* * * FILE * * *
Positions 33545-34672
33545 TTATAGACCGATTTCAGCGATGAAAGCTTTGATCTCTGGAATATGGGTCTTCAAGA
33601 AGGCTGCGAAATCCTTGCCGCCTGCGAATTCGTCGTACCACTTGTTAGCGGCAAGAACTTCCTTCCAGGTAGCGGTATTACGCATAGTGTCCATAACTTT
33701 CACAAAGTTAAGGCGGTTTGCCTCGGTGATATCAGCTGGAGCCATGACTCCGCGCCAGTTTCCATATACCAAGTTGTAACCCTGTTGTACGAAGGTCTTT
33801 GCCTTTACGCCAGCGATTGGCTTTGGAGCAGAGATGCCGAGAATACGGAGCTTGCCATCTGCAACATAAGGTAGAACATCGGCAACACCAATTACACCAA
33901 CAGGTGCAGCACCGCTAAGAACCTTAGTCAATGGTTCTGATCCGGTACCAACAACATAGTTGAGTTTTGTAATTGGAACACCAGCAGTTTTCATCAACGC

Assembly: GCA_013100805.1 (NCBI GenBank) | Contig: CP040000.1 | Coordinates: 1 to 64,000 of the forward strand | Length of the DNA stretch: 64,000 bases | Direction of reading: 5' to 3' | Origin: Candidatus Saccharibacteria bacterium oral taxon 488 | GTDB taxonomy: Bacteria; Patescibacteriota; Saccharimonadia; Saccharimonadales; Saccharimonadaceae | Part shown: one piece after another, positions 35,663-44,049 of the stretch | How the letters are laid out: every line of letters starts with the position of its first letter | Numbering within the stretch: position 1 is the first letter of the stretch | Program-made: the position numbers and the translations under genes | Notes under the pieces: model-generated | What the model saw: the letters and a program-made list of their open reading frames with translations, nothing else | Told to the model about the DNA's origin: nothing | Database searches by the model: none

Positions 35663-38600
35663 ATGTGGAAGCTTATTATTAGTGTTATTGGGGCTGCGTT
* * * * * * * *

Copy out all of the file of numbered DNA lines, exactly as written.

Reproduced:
Positions 33545-34672
33545 TTATAGACCGATTTCAGCGATGAAAGCTTTGATCTCTGGAATATGGGTCTTCAAGA
33601 AGGCTGCGAAATCCTTGCCGCCTGCGAATTCGTCGTACCACTTGTTAGCGGCAAGAACTTCCTTCCAGGTAGCGGTATTACGCATAGTGTCCATAACTTT
33701 CACAAAGTTAAGGCGGTTTGCCTCGGTGATATCAGCTGGAGCCATGACTCCGCGCCAGTTTCCATATACCAAGTTGTAACCCTGTTGTACGAAGGTCTTT
33801 GCCTTTACGCCAGCGATTGGCTTTGGAGCAGAGATGCCGAGAATACGGAGCTTGCCATCTGCAACATAAGGTAGAACATCGGCAACACCAATTACACCAA
33901 CAGGTGCAGCACCGCTAAGAACCTTAGTCAATGGTTCTGATCCGGTACCAACAACATAGTTGAGTTTTGTAATTGGAACACCAGCAGTTTTCATCAACGC

Assembly: GCA_013100805.1 (NCBI GenBank) | Contig: CP040000.1 | Coordinates: 1 to 64,000 of the forward strand | Length of the DNA stretch: 64,000 bases | Direction of reading: 5' to 3' | Origin: Candidatus Saccharibacteria bacterium oral taxon 488 | GTDB taxonomy: Bacteria; Patescibacteriota; Saccharimonadia; Saccharimonadales; Saccharimonadaceae | Part shown: one piece after another, positions 35,663-44,049 of the stretch | How the letters are laid out: every line of letters starts with the position of its first letter | Numbering within the stretch: position 1 is the first letter of the stretch | Program-made: the position numbers and the translations under genes | Notes under the pieces: model-generated | What the model saw: the letters and a program-made list of their open reading frames with translations, nothing else | Told to the model about the DNA's origin: nothing | Database searches by the model: none

Positions 35663-38600
35663 ATGTGGAAGCTTATTATTAGTGTTATTGGGGCTGCGTT